4. At-Will magic was a 4E thing. I view its continued existence  as the absence of a negative.

5.  I'm kind of meh on the Cleric domain thing. I don't hate it, but it doesn't really inspire.

6. I completely disagree on Fighters. The current(and previous if you look at earlier playtests) design is just at-will spam in disguise. Fighters don't get anything climatic or strategic to play with, and that is a problem. 

7. I'm not real big on the skill system. They seem to change it with every new iteration and none of them really grabbed me.
...whatever
Some people really aren't getting into the positive spirit of this thread.

As a 4e fan, what I like is:


  • Fast combat

  • Cantrips

  • Fighter maneuvers

  • Drastic reduction in spell discretion

  • Action economy

  • Simply written rules

  • Unifying mechanics

  • (Dis)advantage

  • Differently generated PCs and NPCs



 
Kudos to the OP for this dose of positivity!

Danny

Bounded accuracy is a great idea. I actually feel like it is a 4e idea though. 4e had bounded accuracy except for the fact you added half level to everything.

This is completely not the case.  Yes, the half-level was there, but the other half-level took the form of ability score bumps, enhancement bonus progression and Expertise feats.

The true assumed scaling is not +1/2 per level, but rather +1 per level.  That's the formula in the DMG, and that's the true assumed scaling that all monsters are pegged to.

Bounded Accuracy is a great idea, but it is not a 4e idea.  4e is exactly the opposite of Bounded Accuracy.


(full disclosure:  I, too, am a 4e fan)
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As a 4e fan, what I like is:



  • Fast combat

  • Cantrips

  • Fighter maneuvers

  • Drastic reduction in spell discretion

  • Action economy

  • Simply written rules

  • Unifying mechanics

  • (Dis)advantage

  • Differently generated PCs and NPCs

  • Skill Dice

  • Skill Tricks

  • Backgrounds

  • Feats that are far more powerful/far more interesting and really help to define your character.

  • The removal of feats/abilities that do nothing other than grant flat bonuses. 

  • Bounded Accuracy

  • Theater of the Mind gameplay as a base assumption.

  • The return of 2e flavor.

  • The ongoing attempt to keep things balanced.

  • The Hit Dice mechanics.





As a 4e fan, what I like is:

  • Fast combat

  • Rogue class

  • Not restricting martial characters to specific weapons

  • Increased spell use and variety of spells for casters

As a 4e fan, my positives:



  • Backgrounds.  Just brilliant.  The traits are mostly boring and useless, but divorcing background from class and putting everoyone on the same baseline was brilliant.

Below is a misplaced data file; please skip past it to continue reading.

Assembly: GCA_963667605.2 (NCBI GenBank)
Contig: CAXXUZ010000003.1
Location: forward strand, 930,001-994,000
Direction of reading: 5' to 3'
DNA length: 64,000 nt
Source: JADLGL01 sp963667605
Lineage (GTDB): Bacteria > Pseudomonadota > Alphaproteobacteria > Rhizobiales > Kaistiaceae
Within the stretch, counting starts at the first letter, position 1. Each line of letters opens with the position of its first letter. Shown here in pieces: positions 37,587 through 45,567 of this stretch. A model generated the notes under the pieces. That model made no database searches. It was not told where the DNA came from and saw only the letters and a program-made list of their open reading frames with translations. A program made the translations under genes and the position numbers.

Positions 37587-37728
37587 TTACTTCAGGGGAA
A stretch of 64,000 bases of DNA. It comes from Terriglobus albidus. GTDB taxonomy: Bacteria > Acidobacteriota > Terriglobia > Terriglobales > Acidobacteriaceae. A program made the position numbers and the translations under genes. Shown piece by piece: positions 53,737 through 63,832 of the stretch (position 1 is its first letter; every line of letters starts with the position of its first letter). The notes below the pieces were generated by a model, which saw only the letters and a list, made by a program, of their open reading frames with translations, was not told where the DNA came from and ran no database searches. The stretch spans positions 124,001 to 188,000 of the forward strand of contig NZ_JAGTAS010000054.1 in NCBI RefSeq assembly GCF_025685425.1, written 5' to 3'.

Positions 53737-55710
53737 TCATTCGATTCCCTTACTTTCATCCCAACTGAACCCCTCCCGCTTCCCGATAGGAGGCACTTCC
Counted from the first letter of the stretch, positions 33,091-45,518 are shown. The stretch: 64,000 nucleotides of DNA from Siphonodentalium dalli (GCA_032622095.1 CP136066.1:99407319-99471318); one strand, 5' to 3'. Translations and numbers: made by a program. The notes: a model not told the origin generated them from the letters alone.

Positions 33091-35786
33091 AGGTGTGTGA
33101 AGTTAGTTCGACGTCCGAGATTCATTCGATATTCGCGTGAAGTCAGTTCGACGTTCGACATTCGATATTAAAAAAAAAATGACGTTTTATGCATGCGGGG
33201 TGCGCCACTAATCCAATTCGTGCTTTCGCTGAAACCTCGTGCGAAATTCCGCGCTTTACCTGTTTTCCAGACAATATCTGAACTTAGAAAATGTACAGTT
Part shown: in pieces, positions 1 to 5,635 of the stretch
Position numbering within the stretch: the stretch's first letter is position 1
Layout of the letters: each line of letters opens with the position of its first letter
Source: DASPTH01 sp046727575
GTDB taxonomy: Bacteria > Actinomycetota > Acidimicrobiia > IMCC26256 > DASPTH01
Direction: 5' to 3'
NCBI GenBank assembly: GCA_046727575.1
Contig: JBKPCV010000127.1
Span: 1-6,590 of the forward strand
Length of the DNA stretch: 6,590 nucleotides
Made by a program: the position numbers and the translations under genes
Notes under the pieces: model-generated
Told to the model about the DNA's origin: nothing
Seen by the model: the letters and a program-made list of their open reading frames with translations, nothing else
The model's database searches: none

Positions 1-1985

• Bounded accuracy, the Mand12 definition.  It appears to come with an awful lot of baggage that I despise, but the narrow piece about having building stats organically rather than saying "all lvl 12 creatures have AC 26" is good.  If only they realized that this was not inconsistent with skill-based AC scaling and if they stopped pretending that "bonuses are not assumed" is the same thing as "bonuses do not exist."

  • At-will spells.  They're not new, or especially interesting, but I'm glad that low level wizards aren't archers with funny hats.

  • Feats as horizontal power instead of vertical power.  I would argue that their actual implementation is at best diagonal power, but at least they say that's the idea (see the 2/21 L&L), and there's no expertise/focus feats.

  • Words of power/focus.  Not forcing the cleric to give up his action to heal is a plus, although I wish he didn't have to give up his spell slots either.  Focus is at least a step toward limiting the wizard nova problem.

  • Different NPC/PC building rules

Relative to my heavily modified 4e play, I think having a basic at-will available to spellcasters is a long overdue addition to the game. I think DDN learned from 4e the importance of balance, while leavening that with some different mechanics for each class.
Oh, let's add Dex fighters (and clerics and hopefully warlords). I think they've found rather elegant ways to allow those classes to encompass more variety than they could in 4e.
Bounded accuracy, the Mand12 definition.  It appears to come with an awful lot of baggage that I despise, but the narrow piece about having building stats organically rather than saying "all lvl 12 creatures have AC 26" is good.  If only they realized that this was not inconsistent with skill-based AC scaling and if they stopped pretending that "bonuses are not assumed" is the same thing as "bonuses do not exist."